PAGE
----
Old Mrs Palmer, the mother, a hale woman in her late fifties or early sixties, is still living at 'The Yard', in Rugeley, the house where all her seven children were born. It takes its name from the timber-yard which old Mr Palmer, the sawyer, used to manage. Joseph succeeded him for a while in the business, but presently abandoned it altogether. The Yard is a handsome, comfortable place, built of red brick. On one side, next St Augustine's Church, a splendid ivy-tree climbs to the very roof, its dark foliage making the blind of the staircase window shine snowy white by contrast. On the other side, a bulging two-storey bow-window, built of stone and overlooking the canal, has been awkwardly patched on to the original structure. The windows arc glazed with plate-glass, and their gay wire blinds and rich silk curtains are very much in the fancy style of a prosperous public house. Another bow-window, behind, is as old as the house, and has small diamond-shaped panes set in lead, like the stern lights of ancient ships. The entrance door is protected by a wide verandah, respectably painted in clean white but, not being overgrown by clematis, honeysuckle, or other creeping plants, has a naked sort of aspect. Well-clipped box and privet enclose the front garden, so that anyone with half an eye can see that a gardener is kept here. The wharf, where the timber was formerly loaded on canal barges, and the yard where it was stacked, has of late been converted into a gently sloping lawn. A few shrubs line the gravelled carriage drive, but they are brown at the tips and look unhealthy. The great crane which once creaked under the weight of heavy timber baulks, now rests idly at the water's edge, planked over against the weather. Occasionally, long and narrow barges pass, each draught-horse forced slantwise by the strain on the tow-rope. At the farther end of the timber-yard a few blackened planks remain, piled together in the form of a pent-house, which serves as a convenient roosting place for Leghorn fowls and a bantam or two.

  Mrs Palmer's House

  The back premises are so foul that they charge the front with hypocrisy. Here the garden has been allowed to go out of cultivation—the flower beds trodden underfoot until they are as hard as the gravelled walks that surround them. A few dish-clouts hang up to dry. We noticed a water-butt with rusty hoops; and a coachhouse and stable that even a London cabman would cough at. The black thatch of the stable is dripping away, and its woodwork seems too rotten even for kindling. Old Mrs Palmer, to be sure, no longer keeps a carriage.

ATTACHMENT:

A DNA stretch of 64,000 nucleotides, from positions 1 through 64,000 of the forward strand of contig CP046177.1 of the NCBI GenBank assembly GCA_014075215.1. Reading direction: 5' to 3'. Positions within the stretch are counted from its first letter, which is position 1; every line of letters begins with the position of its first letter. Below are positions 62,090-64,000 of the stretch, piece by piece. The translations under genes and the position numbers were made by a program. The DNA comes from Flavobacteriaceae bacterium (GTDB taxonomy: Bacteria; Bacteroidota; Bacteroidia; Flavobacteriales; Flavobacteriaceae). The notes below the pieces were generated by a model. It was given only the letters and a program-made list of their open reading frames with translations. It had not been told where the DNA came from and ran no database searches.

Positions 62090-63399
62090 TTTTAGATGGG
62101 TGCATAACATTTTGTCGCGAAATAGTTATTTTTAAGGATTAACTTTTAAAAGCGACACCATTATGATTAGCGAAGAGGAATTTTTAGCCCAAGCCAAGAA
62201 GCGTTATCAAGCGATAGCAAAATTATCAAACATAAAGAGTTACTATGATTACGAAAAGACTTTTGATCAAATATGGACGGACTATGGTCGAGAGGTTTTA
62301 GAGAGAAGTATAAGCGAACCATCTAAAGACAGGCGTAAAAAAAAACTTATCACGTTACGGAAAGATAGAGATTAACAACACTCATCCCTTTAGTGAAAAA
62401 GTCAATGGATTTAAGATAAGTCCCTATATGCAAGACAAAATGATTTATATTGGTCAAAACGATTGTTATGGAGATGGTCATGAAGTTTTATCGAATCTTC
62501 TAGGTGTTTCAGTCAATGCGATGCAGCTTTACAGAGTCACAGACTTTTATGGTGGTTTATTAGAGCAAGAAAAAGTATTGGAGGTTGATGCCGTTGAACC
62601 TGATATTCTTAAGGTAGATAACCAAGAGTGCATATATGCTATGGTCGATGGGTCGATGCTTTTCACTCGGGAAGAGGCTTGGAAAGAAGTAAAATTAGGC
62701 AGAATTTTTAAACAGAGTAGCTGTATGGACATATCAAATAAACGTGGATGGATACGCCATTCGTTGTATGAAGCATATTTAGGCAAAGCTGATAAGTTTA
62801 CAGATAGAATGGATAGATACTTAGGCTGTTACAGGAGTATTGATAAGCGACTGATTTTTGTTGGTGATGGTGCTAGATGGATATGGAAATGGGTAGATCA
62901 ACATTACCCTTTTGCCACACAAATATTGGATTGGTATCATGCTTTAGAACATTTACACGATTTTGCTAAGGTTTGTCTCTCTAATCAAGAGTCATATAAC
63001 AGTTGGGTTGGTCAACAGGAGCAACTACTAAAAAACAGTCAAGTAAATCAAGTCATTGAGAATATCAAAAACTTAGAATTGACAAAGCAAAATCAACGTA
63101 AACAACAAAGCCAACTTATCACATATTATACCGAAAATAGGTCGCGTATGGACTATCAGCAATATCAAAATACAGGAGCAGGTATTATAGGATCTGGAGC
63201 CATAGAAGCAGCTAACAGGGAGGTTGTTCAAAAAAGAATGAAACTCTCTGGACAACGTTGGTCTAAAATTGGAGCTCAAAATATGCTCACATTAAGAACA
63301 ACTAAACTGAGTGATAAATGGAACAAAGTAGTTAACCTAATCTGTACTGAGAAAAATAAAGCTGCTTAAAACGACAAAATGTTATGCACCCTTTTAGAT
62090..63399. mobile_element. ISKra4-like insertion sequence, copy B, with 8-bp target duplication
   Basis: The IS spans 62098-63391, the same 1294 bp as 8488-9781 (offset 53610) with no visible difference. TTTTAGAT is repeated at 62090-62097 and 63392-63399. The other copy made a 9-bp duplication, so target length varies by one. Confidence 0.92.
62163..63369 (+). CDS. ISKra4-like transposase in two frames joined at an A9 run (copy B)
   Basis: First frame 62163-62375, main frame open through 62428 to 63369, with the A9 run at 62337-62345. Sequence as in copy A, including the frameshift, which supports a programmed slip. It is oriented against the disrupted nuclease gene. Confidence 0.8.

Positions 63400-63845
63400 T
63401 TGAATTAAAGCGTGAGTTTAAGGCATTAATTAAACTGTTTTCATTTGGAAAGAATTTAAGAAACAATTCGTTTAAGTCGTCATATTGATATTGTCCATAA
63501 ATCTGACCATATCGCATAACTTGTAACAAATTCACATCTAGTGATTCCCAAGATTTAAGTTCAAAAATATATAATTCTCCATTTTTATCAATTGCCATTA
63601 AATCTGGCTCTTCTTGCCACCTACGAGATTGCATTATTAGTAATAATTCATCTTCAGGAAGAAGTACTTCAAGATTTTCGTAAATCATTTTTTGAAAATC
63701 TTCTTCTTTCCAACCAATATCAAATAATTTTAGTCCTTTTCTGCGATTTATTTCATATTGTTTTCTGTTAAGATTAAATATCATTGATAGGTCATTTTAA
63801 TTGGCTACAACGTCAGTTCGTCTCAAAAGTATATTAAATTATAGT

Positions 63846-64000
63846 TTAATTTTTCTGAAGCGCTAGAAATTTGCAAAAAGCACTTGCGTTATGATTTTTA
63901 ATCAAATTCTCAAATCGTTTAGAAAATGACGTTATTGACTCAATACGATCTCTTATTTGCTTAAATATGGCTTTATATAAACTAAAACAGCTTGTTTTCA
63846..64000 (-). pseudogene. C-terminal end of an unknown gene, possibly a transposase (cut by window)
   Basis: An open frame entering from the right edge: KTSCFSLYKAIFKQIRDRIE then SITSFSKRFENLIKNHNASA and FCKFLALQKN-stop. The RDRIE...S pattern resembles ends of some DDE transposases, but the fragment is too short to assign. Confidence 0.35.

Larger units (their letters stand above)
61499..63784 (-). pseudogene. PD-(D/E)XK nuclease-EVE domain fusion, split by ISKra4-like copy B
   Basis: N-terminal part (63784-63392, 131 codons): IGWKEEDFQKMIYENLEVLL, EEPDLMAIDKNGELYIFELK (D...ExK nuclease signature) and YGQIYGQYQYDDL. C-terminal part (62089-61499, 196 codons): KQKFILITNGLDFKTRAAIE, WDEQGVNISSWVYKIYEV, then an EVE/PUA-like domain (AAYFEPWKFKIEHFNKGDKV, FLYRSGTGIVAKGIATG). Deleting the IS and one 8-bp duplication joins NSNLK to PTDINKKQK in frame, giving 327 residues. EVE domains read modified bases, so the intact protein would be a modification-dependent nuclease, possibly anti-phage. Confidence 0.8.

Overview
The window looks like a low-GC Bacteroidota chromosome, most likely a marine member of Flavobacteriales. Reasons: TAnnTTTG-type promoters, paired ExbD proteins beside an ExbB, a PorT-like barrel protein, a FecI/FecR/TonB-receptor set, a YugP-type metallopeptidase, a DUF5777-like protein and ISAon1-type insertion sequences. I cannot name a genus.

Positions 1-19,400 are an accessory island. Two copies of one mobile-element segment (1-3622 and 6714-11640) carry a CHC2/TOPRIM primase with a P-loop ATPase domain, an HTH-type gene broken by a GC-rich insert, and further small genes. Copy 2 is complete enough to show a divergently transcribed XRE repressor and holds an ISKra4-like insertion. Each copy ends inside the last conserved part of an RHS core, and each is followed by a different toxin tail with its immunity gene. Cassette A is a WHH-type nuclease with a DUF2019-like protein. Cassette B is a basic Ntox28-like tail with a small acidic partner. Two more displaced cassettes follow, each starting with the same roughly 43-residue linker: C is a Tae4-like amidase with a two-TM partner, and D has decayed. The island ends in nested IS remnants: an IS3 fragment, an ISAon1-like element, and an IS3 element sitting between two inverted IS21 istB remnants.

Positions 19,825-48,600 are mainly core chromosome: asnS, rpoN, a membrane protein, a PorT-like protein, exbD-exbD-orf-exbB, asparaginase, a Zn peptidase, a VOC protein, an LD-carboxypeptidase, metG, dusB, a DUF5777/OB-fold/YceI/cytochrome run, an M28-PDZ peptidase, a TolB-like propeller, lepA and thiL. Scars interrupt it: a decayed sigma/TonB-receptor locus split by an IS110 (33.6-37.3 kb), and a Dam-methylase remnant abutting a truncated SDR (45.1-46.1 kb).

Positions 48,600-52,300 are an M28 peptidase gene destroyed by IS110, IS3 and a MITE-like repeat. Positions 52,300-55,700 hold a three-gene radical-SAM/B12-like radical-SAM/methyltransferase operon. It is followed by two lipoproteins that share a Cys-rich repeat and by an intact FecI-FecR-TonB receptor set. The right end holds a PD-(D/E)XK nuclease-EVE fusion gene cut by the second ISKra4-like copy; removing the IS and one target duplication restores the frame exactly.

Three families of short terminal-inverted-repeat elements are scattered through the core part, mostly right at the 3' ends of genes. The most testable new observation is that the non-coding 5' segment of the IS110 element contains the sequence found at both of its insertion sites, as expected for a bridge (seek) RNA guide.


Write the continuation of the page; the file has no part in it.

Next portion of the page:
'The nearer the church, the farther from God,' is a proverb of doubtful truth. But true it is that William Palmer, as a child, had two churches frowning down on him, and scores of graves around. He could take reading lessons from the inscriptions on the gravestones and vaults, such as the large one near the gate with its carved letters picked out in green moss:

  Praises on tombs are trifles vainly spent;

  A mans good name is his best monument!

  The gardener, by name Littler, once top-sawyer at The Yard, knew the family well and is ready, for a pint of ale, and a half-ounce of tobacco, to talk about them. Here is his account.

  robert littler

  Old Mr Palmer was very strict with the children generally; made them play in the grounds, or in the graveyard, and kept them out of the village lest they should run into mischief. When he died, however, they were allowed to run wild. Mrs Palmer, you see, is of a very different character from her late husband; but, being in her employ, I cannot say more than that. You must inquire elsewhere, if you are still curious. The old master never flogged William so often as he did the others, Walter in especial; and not because he was a particular favourite, but because he was careful to avoid trouble. Walter was
very rackety, and the people hereabouts used to agree on William as the best of the bunch; though perhaps fear of the birch made him a trifle sly. He was Mrs Palmer's darling, yet I never saw him fly into a pet, as Joseph was apt to do.